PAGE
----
Series Describes Abuse by Indiana Priests

By Malcolm, Teresa | National Catholic Reporter, February 28, 1997 | Go to article overview

Series Describes Abuse by Indiana Priests


Malcolm, Teresa, National Catholic Reporter


In a three-day series, Indianapolis' two newspapers claimed that recent investigations had uncovered a shockingly high number of priests accused of sexual abuse in the Lafayette, Ind., diocese.

At least 16 current and former priests in the mostly rural diocese have been accused of sexual abuse or misconduct in the past 25 years, according to stories published in The Indianapolis Star and The Indianapolis News Feb 16-18.

Victims in the cases described by the articles were of both genders and ranged from children to adults counseled by priests. The newspapers charged that Bishop William L. Higi of Lafayette has not dealt adequately with the problem, concealing knowledge of abusers, allowing some to return to active ministry and failing to fully account for the number of victims.

Higi called the series "a product of clever spins and a preconceived agenda."

Diocesan officials, according to the newspapers, said there had been a total of 12 troubled priests during the past 12 years.

Both Higi and Archbishop Daniel M. Buechlein of Indianapolis released statements questioning the usefulness of such investigative reports in dealing with the problem of sexual abuse.

Both statements asked Catholics to pray and fast in Lent "to help turn our society from its fascination with the culture of death and the sensationalism of evil that is a part of that culture to a love and appreciation of the Gospel of Life."

Dr. Fred Berlin, director of the sexual disorders clinic at Johns Hopkins Hospital in Baltimore, told the papers that two to three percent of priests are accused of misconduct nationally. Even accounting for retired priests, the rate in the Lafayette diocese is at least 16 percent, according to newspaper reports. "That's an awfully high percentage," Berlin said, "the highest I've ever seen."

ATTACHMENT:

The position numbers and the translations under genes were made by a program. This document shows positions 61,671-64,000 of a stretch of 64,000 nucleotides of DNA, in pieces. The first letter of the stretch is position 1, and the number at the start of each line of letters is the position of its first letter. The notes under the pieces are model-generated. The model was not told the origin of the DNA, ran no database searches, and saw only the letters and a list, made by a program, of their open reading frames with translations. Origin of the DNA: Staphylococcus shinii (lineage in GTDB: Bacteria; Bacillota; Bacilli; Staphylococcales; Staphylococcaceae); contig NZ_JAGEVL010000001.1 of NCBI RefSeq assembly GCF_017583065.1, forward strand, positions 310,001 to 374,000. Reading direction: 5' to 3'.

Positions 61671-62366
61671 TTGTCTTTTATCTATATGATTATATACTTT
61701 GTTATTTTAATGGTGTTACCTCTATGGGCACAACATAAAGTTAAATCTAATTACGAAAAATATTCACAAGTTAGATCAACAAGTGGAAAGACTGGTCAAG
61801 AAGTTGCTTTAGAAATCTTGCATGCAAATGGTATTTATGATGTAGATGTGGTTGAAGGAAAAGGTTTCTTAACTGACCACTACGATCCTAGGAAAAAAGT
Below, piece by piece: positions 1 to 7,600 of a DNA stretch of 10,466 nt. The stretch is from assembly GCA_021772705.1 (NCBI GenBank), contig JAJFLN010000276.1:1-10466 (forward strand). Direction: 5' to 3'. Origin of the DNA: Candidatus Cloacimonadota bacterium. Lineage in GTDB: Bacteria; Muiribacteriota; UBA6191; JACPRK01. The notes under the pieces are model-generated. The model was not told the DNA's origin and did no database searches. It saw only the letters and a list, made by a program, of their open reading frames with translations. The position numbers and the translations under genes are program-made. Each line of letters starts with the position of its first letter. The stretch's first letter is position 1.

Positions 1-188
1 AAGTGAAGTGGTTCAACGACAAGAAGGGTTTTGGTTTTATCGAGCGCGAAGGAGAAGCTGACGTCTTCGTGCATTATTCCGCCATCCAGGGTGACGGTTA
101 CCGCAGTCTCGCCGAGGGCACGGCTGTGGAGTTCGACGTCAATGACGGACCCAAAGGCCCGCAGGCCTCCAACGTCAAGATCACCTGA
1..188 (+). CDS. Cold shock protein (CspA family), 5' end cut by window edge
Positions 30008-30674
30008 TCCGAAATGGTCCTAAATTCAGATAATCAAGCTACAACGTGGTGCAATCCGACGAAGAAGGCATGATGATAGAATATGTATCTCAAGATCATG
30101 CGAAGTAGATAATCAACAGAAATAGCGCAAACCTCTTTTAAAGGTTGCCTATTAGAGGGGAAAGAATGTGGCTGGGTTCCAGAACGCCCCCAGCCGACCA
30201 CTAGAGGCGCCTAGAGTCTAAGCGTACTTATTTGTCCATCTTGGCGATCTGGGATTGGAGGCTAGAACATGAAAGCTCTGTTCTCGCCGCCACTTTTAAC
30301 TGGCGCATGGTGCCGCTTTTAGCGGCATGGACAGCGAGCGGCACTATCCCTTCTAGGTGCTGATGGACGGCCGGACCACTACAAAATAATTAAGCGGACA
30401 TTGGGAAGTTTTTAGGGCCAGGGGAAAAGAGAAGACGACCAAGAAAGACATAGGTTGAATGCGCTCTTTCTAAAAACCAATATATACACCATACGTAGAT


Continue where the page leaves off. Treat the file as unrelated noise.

The number of victims is not clear. At one point, the diocese said it helped pay for therapy for up to 40 victims, then later said the number could be as low as 20.

Among the priests named was Msgr. Arthur Sego, who has been accused of abusing young girls and pregnant women who came to him for counseling starting in the 1950s. Sego admitted to asking the girls and women to strip and of exposing himself to them. However, he called other accusations exaggerations.

Sego, 75, was removed from ministry in 1994 and was sent to a retirement home near St. Louis. He is barred from publicly functioning as a priest and cannot leave the home without supervision.

Fr. Ron Voss, 55, engaged in "inappropriate touching and sexual manipulation" with teenage boys in the 1970s and 80s, according to the diocesan vicar general, Fr. Robert Sell, who investigates sexual abuse and misconduct cases. Sell says the boys were between the ages of 16 and 18, past Indiana's legal age of consent, which is 16. However, some accusers say the abuse occurred when they were between 13 and 15. Voss received therapy but continued as a priest in Indiana and Haiti for five years after 1988 when he was first accused of abuse. Voss resigned from ministry in 1993.

However, some priests from the Lafayette diocese said after visits to Haiti that Voss may still be celebrating Mass and may be taking children home with him. Voss was interviewed on national television about violence in Haiti in 1994, and was referred to as "Fr. Voss" and a "priest from Indiana." When the Lafayette priests brought their concerns to the attention of the diocese, a written rebuke from Sell, the vicar general, said that Voss has not functioned as a priest since his resignation and has "kept constant vigilance over himself."

Higi, a longtime friend of Voss as well as Sego, visited Voss in a trip to inspect church missions in Haiti. The bishop calls Voss a "success story" and says that Voss feels great regret for his behavior.

In his work with the needy, Voss comes in contact with young people, a position Voss should not be in, Dr. …

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